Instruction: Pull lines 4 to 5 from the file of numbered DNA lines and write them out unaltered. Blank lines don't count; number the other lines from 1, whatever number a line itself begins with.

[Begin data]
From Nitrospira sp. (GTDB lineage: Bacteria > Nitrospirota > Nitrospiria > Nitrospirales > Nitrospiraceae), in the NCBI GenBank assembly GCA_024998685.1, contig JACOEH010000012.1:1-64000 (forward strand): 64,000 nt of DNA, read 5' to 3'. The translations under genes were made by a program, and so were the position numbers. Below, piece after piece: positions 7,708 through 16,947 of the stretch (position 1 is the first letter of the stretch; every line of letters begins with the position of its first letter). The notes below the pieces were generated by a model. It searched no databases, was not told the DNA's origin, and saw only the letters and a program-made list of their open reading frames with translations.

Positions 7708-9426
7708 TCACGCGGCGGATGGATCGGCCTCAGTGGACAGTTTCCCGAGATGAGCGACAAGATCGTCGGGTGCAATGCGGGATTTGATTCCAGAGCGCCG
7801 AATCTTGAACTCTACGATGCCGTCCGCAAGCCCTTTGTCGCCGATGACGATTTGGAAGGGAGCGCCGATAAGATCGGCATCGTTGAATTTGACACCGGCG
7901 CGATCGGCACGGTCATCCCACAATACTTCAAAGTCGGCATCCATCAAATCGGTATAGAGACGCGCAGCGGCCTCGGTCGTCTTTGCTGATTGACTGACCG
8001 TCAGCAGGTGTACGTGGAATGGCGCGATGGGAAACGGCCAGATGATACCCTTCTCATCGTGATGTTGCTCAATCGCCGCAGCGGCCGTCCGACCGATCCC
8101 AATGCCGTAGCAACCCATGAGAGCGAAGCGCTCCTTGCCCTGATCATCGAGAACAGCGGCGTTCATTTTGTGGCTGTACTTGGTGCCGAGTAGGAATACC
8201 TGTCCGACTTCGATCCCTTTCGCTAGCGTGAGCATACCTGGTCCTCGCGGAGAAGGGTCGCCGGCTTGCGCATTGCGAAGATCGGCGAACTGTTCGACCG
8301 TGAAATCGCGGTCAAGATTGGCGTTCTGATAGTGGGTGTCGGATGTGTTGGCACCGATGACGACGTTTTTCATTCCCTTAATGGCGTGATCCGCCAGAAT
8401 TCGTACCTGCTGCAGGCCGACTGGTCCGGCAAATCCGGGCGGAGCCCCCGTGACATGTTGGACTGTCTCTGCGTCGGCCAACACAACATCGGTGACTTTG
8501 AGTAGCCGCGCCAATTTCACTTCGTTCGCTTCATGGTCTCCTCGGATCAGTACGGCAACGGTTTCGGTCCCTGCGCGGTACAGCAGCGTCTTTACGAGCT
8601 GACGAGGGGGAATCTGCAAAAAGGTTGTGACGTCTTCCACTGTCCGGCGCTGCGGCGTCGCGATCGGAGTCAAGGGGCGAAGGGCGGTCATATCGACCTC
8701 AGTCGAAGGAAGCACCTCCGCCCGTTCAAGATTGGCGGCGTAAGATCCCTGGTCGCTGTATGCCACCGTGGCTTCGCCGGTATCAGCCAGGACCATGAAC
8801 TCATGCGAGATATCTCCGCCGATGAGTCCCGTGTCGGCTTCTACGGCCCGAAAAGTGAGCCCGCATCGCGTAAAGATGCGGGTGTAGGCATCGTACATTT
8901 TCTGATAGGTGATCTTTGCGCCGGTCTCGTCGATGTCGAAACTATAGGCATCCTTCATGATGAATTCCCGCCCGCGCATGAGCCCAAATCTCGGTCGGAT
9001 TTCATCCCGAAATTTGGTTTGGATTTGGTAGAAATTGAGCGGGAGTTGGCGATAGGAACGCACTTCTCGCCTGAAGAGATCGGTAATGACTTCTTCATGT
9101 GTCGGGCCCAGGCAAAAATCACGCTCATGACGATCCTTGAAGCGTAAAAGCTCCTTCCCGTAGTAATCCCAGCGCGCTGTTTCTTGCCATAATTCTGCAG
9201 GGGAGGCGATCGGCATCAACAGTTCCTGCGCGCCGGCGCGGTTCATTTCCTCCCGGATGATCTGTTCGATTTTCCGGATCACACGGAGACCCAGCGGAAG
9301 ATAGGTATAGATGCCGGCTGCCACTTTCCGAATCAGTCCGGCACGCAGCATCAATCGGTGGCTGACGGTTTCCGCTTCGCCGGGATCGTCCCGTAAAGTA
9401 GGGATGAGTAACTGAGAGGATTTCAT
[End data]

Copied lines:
7801 AATCTTGAACTCTACGATGCCGTCCGCAAGCCCTTTGTCGCCGATGACGATTTGGAAGGGAGCGCCGATAAGATCGGCATCGTTGAATTTGACACCGGCG
7901 CGATCGGCACGGTCATCCCACAATACTTCAAAGTCGGCATCCATCAAATCGGTATAGAGACGCGCAGCGGCCTCGGTCGTCTTTGCTGATTGACTGACCG